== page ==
The Texas Land Commission, now run by George P. Bush, is remodeling the Alamo in a project called "Reimagining the Alamo."  Not everyone is happy about it.

According to John Griffing, writing in the Daily Caller:

Texas and its most sacred and iconic historical sites – like the Alamo – are under constant attack by patronizing pseudo-intellectuals who only seem to care about history when it involves blind and uncritical acceptance of "alternative facts" about our state's past.

Historians now "know" that the Lone Star State (along with the entire American Southwest) is built on land "stolen" from Mexico, that Jim Bowie was a staggering drunk and that Davy Crockett "may" have surrendered to the Mexican Army instead of being killed in action swinging "Old Betsy."

For some, these "alternative facts" make the Alamo a symbol of racism and imperialism that should be "re-imagined," at least according to the Texas Land Office.

Griffing is (and others are) right that the old Franciscan mission's most significant event was the fight to the death for freedom by 189 Texas patriots, including Jim Bowie and Davy Crockett in 1836, and that should be what is most treasured and featured.  The Land Commission thinks different and wants all eras associated with the Alamo to be treated with equal weight.

There's some merit in recognizing and remembering the Franciscan missions as well, given that they were pivotal to Texas's settlement in a difficult territory, as well as the role of the native peoples, (some of whom were cannibals), but the pivotal event – the one that opened the gateway to the U.S. becoming a continental power – certainly includes the Alamo.  Treating all of these events as equal not only smacks of political correctness, but also makes little sense from a tourism perspective, which is what the whole remodeling is about in the first place.  Tourists come to the Alamo to see the place where the Texas patriots made their last stand.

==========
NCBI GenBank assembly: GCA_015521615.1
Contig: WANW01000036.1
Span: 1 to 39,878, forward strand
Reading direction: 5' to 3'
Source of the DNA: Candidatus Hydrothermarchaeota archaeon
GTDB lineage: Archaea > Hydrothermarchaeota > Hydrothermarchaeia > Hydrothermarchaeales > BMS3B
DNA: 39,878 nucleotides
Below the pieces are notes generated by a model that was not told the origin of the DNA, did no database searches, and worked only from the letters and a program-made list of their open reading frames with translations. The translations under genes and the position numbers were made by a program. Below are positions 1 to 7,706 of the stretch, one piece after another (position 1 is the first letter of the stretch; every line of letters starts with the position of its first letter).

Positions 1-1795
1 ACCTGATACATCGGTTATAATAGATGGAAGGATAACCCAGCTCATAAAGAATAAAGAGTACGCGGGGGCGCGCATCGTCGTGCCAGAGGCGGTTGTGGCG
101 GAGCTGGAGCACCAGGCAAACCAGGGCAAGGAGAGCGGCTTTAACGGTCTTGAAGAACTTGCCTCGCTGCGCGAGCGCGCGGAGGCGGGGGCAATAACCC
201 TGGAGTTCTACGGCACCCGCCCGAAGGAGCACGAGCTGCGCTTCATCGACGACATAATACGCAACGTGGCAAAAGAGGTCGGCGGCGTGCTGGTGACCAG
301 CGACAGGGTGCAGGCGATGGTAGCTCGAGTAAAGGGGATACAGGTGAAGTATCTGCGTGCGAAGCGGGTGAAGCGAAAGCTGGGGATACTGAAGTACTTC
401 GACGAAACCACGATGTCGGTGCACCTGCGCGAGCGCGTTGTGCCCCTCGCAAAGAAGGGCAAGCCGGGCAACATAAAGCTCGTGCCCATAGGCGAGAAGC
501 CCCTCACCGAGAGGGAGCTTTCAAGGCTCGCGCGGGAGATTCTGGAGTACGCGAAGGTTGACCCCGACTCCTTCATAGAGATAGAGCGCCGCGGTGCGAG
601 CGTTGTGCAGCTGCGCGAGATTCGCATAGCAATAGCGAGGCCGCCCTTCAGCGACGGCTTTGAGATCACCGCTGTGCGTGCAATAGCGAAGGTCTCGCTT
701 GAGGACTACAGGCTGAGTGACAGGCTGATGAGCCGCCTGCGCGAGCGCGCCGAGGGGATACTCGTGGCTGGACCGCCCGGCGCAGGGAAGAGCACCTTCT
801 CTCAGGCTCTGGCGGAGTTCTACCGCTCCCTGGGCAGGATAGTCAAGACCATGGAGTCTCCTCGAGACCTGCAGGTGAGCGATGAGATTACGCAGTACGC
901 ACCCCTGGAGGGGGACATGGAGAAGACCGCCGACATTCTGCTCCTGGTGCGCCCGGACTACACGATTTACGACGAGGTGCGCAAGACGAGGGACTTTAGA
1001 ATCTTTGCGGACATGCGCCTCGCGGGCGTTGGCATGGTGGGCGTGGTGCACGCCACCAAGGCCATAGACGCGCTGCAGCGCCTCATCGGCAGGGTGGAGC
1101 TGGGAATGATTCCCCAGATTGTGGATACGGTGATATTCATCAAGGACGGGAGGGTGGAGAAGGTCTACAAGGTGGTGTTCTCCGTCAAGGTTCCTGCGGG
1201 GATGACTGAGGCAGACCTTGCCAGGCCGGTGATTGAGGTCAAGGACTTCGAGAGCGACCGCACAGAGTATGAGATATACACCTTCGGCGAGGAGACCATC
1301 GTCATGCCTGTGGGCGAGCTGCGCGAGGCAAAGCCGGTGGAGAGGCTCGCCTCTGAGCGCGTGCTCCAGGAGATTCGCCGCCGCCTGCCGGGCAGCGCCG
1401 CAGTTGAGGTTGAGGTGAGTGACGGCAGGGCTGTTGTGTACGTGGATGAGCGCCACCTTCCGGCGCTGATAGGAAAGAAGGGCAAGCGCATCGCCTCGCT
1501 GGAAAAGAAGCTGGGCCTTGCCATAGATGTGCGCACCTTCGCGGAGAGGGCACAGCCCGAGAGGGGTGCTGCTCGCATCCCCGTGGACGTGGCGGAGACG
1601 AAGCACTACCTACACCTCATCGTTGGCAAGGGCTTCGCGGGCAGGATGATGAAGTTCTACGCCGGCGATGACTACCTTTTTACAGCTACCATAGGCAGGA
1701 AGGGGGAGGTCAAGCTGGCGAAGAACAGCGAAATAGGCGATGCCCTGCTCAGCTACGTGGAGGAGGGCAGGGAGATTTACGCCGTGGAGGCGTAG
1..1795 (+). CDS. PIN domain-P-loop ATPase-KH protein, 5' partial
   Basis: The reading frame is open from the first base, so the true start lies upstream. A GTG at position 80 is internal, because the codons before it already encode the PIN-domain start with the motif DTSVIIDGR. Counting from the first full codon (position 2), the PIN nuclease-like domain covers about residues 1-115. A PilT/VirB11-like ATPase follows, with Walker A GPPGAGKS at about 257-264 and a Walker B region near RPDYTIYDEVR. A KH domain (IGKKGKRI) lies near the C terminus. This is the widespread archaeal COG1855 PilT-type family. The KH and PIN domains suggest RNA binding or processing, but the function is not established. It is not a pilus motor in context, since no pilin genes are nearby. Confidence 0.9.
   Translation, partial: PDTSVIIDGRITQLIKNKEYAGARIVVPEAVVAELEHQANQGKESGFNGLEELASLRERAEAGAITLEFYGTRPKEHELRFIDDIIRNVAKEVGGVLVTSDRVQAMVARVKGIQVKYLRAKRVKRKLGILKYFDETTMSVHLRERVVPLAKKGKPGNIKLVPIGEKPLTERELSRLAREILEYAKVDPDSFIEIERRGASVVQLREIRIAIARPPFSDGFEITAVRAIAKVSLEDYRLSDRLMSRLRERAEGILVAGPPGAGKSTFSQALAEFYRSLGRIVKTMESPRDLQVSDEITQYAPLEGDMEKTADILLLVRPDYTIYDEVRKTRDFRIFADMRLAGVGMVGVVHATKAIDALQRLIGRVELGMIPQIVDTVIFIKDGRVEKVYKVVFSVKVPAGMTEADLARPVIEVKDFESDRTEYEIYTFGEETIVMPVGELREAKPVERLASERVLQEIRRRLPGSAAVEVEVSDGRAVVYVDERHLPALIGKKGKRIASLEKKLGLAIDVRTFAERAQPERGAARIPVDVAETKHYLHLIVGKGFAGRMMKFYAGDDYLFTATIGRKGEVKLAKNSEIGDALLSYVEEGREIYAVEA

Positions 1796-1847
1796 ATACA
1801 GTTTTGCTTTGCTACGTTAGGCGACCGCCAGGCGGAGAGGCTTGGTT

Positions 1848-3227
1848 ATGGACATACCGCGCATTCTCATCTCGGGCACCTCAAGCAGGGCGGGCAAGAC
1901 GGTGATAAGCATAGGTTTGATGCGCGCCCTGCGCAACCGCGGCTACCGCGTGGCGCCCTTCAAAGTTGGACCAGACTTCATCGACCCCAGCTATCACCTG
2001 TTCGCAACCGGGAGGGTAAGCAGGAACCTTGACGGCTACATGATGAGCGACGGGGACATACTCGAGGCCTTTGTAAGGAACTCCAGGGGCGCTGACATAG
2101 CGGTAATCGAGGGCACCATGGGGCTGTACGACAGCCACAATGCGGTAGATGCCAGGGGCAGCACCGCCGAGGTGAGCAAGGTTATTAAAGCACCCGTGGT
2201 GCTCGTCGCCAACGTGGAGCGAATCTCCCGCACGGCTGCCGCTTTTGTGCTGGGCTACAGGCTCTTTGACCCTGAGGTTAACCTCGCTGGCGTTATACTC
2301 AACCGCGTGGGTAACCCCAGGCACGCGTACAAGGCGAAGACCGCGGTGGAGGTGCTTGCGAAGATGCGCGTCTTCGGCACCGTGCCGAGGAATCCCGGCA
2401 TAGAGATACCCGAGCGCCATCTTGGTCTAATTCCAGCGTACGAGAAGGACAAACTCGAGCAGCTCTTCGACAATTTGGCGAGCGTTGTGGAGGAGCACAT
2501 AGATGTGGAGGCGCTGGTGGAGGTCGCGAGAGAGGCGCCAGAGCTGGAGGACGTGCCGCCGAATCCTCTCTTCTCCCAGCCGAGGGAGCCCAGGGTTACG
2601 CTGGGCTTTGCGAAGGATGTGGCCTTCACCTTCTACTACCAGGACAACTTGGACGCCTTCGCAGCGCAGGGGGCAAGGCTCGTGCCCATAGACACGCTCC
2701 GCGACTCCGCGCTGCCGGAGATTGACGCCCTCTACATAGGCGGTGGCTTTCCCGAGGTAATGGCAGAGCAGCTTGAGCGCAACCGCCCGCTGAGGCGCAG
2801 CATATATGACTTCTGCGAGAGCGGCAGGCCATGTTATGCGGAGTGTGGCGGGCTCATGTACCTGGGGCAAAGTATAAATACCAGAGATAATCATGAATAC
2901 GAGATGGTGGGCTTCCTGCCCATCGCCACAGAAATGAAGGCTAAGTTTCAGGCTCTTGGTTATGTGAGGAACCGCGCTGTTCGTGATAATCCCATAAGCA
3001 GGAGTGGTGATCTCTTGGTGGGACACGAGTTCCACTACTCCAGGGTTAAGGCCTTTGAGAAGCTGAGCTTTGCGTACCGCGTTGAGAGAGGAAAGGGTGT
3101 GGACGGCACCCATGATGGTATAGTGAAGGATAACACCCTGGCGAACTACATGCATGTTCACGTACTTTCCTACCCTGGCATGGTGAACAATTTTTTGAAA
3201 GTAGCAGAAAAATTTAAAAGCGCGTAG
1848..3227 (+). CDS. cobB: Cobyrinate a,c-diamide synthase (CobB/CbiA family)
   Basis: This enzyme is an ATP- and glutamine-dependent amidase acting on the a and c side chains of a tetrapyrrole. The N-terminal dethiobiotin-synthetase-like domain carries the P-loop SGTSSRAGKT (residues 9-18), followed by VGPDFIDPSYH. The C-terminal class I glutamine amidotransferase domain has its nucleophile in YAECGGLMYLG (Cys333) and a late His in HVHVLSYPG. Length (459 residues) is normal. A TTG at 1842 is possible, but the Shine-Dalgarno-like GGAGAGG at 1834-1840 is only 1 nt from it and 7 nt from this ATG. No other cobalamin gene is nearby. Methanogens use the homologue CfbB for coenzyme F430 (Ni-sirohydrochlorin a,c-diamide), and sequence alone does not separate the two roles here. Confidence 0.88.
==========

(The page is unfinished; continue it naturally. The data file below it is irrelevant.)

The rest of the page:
Particularly galling is the Land Commission's plan to remove the Cenotaph, the traditional monument to the defenders of the Alamo, to some basement, to "protect" it.  The commission says it really does mean to restore it, which opponents aren't buying.

And the intransparency of contract work with NGOs is disturbing.  In Los Angeles, we all know that these partnerships in the restoration of the old mission in Los Angeles near Olvera Street was rife with thievery from these NGOs.

All the same, there may be some overheatedness in this ferocious desire to honor and protect Texas's history.

The commission itself says the spot will be preserved as the sacred place it is to Texans and won't be turned into a café-laden Disneyland of tourist-trap attractions as had been claimed.  The commission actually makes a pretty good case that the Alamo as it is has become a tourist trap, as these photos on its front page show.

The plans to put a glass wall around it actually sound pretty good, even though the commission has said it has scrapped those plans, probably due to public pressure.  The glass floor to reveal the original Franciscan mission layout seems good, too, although it may interfere with restoring the Alamo to the way the Texas patriots viewed it, so the conflict is obvious.

What does it show here?  It shows that neither the Bushes nor the bureaucrats are particularly trusted to preserve the heritage of the Alamo in a way that allows for Texas heroism.  They may think they are doing the right thing, but there is significant fury from the public and hair-trigger conclusions about what is intended.  That's a sign of distrust.  And with Antifa getting away with dismantling symbols of the Old South's heritage with the removal of Confederate statues in the name of a "reimagined" political correctness, it may be a well placed distrust.

Bush and company had better go well out of their way to start including people who cherish Texas history in his efforts instead of just malcontents and political correctness aficionados.  Or else the discontent will just get bigger.